When the founders the United States became the first western nation to reject the rule of the monarchy they searched for an historical precedent upon which to draw.  They looked to the Roman Republic, where Latin was the language of administration.  Perhaps the most obvious method they borrowed from the Roman Republic was that of electing representatives.  And, true to form, just as in the times of the Roman Republic, getting elected was more often a case of knowing the right people, and/or having enough money.1  Somewhere along the line, the word democracy was attached, unfairly and misleadingly, to this.

We often think of our modern democracy as deriving from the Greeks.  Indeed, the word democracy does come from Greek.  But, what the Athenians and other Greek city states understood as democracy, is not the form that was adopted in the United States and then transferred to other western nations.

The Athenians rejected elections as the method of choice in selecting their representatives.  They chose selection by lot, today known as sortition.  Aristotle, one of the most famous of Greek philosophers described the selection of officials by lot as being democratical, and the selection by election as being oligarchical.2  Hardly an endorsement for elections as a means for selecting authorities.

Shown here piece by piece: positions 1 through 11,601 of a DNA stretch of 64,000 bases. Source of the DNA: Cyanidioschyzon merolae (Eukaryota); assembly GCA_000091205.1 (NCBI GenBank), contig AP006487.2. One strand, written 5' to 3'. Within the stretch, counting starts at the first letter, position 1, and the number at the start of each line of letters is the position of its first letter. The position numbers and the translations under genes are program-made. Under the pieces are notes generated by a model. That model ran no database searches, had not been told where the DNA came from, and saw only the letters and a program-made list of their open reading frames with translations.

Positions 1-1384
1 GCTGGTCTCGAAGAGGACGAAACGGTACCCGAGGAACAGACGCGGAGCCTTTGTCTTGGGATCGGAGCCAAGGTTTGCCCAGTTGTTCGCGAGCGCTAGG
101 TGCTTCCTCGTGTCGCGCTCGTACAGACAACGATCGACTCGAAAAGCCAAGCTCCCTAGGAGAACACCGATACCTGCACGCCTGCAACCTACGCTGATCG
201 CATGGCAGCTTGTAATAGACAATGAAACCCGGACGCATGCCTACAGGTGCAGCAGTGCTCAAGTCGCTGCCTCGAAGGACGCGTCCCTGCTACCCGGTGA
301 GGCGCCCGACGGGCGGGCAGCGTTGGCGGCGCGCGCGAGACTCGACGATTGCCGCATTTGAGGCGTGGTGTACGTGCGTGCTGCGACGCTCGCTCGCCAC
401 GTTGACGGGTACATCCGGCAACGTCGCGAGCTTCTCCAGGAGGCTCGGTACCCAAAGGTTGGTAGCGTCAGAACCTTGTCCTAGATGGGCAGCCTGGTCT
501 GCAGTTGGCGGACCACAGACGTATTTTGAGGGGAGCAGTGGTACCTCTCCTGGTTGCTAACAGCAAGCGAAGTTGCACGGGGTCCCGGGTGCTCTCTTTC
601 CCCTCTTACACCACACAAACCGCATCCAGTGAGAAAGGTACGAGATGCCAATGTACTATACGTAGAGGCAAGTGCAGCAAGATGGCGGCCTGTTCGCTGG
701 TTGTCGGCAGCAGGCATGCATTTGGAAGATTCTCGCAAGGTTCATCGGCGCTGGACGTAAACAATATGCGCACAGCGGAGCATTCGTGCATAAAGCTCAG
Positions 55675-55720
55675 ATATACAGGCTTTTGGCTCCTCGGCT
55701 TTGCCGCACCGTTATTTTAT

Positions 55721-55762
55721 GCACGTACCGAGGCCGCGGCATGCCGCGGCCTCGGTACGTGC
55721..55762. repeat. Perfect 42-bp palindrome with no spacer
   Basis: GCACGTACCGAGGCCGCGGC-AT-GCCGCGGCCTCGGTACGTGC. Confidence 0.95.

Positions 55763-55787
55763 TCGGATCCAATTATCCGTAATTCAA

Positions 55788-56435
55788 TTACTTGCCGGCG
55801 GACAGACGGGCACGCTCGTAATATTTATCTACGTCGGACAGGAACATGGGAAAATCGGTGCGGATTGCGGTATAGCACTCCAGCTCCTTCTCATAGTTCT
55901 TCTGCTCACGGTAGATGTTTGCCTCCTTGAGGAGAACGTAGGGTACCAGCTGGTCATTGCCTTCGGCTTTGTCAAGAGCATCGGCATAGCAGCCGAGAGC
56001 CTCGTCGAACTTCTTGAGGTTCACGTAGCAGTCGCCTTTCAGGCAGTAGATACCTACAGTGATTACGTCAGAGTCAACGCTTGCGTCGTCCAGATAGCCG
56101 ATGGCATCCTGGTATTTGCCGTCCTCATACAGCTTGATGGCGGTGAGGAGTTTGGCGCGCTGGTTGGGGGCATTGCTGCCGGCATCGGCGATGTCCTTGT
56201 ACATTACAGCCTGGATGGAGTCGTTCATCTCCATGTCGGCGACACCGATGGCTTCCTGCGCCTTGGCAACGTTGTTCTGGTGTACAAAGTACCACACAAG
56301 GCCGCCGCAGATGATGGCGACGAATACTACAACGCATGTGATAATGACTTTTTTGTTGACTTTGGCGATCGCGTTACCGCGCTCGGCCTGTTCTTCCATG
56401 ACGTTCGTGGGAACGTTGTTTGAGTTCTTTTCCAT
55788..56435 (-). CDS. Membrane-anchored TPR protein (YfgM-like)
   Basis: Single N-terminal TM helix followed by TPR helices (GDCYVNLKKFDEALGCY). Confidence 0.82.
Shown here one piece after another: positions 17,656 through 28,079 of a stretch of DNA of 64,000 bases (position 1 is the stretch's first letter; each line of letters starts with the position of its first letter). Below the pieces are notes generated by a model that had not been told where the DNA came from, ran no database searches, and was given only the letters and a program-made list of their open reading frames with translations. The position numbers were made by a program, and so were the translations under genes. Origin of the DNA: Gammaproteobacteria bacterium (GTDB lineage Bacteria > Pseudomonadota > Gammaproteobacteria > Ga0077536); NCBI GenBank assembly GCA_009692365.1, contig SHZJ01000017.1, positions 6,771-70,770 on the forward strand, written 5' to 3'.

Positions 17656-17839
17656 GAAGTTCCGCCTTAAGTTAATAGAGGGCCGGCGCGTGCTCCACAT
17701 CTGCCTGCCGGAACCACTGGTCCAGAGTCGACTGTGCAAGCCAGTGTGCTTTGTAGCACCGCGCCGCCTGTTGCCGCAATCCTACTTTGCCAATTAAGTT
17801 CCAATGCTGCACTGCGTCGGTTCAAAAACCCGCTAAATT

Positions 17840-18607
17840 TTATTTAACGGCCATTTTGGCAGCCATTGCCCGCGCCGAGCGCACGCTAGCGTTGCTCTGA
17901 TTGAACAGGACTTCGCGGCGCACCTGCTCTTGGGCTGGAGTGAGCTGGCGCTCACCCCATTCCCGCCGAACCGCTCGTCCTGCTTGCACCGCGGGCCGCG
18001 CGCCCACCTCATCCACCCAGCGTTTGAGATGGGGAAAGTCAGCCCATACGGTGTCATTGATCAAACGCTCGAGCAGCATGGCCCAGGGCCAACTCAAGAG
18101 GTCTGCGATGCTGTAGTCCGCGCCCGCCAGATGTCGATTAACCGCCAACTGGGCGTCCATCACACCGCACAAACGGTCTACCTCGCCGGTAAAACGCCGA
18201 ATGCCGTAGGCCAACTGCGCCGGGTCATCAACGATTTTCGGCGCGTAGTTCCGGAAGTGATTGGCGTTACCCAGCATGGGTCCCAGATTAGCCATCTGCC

The Greeks used a more authentic approach to selecting their representatives.  The sortition method had much going for it according to them.  Primarily, it meant that anyone could have the chance to be a representative.  it meant too, that because the outcome was random the possibility of influencing the outcome ahead of time, or corrupting a potential candidate, was heavily reduced.  Sortition also meant that a greater diversity of opinion, experience, and knowledge was introduced.

And, importantly, the system engendered a greater degree of trust.  The Greek democracies were more authentic.

Perhaps we should consider this option – sortition – today, so that our authorities become more authentic. 
Notes:
1. For a fuller description and analysis of the links between the US founders and the Roman Republic see the book Beasts and Gods: How democracy changed its meaning and lost its purpose, by Dr Roslyn Fuller, Zed Books, London, 2015.

2. Aristotle, Politics Book IV.